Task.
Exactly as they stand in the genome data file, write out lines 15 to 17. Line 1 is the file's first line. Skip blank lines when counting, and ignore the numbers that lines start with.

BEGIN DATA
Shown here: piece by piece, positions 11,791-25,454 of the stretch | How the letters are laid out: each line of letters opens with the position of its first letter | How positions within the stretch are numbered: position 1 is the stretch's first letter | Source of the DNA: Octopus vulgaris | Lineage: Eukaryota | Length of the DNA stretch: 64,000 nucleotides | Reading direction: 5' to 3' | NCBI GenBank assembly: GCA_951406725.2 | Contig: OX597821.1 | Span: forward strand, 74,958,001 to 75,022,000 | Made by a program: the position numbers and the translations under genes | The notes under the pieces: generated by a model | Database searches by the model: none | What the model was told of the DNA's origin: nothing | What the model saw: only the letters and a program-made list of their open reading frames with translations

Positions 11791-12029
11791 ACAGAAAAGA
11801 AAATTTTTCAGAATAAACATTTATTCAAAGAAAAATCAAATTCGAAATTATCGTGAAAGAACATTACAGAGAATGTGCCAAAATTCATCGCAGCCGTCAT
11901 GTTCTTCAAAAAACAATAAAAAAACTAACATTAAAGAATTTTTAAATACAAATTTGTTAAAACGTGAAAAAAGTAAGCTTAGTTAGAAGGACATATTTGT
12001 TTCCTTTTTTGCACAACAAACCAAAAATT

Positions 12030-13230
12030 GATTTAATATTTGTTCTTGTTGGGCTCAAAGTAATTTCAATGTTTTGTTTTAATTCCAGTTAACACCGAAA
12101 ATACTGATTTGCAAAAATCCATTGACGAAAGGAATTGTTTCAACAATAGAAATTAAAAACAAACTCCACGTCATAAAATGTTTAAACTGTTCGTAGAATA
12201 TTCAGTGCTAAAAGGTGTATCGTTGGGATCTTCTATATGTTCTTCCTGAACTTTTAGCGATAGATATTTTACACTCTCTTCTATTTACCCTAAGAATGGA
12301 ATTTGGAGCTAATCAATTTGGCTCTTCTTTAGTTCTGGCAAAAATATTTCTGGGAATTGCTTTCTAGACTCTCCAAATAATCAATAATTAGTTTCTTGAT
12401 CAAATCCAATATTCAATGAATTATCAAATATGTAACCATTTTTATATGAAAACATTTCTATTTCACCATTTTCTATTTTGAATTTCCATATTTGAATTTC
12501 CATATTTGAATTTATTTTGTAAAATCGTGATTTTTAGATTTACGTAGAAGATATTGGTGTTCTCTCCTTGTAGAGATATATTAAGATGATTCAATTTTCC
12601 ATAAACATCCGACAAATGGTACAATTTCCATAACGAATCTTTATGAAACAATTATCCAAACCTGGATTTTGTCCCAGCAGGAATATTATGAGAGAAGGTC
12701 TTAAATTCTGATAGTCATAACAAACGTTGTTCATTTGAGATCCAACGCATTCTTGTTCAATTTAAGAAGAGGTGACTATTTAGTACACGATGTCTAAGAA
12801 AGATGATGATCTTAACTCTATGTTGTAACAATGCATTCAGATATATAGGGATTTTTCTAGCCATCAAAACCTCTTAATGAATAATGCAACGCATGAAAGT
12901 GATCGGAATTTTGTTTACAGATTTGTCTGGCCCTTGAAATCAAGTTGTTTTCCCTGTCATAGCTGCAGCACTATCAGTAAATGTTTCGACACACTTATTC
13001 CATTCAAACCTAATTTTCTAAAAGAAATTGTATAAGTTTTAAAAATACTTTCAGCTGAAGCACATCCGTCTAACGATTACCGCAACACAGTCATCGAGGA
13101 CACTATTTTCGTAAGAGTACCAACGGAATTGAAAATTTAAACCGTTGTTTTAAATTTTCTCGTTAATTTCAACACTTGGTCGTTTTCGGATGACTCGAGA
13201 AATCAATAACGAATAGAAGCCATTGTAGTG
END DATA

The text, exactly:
12701 TTAAATTCTGATAGTCATAACAAACGTTGTTCATTTGAGATCCAACGCATTCTTGTTCAATTTAAGAAGAGGTGACTATTTAGTACACGATGTCTAAGAA
12801 AGATGATGATCTTAACTCTATGTTGTAACAATGCATTCAGATATATAGGGATTTTTCTAGCCATCAAAACCTCTTAATGAATAATGCAACGCATGAAAGT
12901 GATCGGAATTTTGTTTACAGATTTGTCTGGCCCTTGAAATCAAGTTGTTTTCCCTGTCATAGCTGCAGCACTATCAGTAAATGTTTCGACACACTTATTC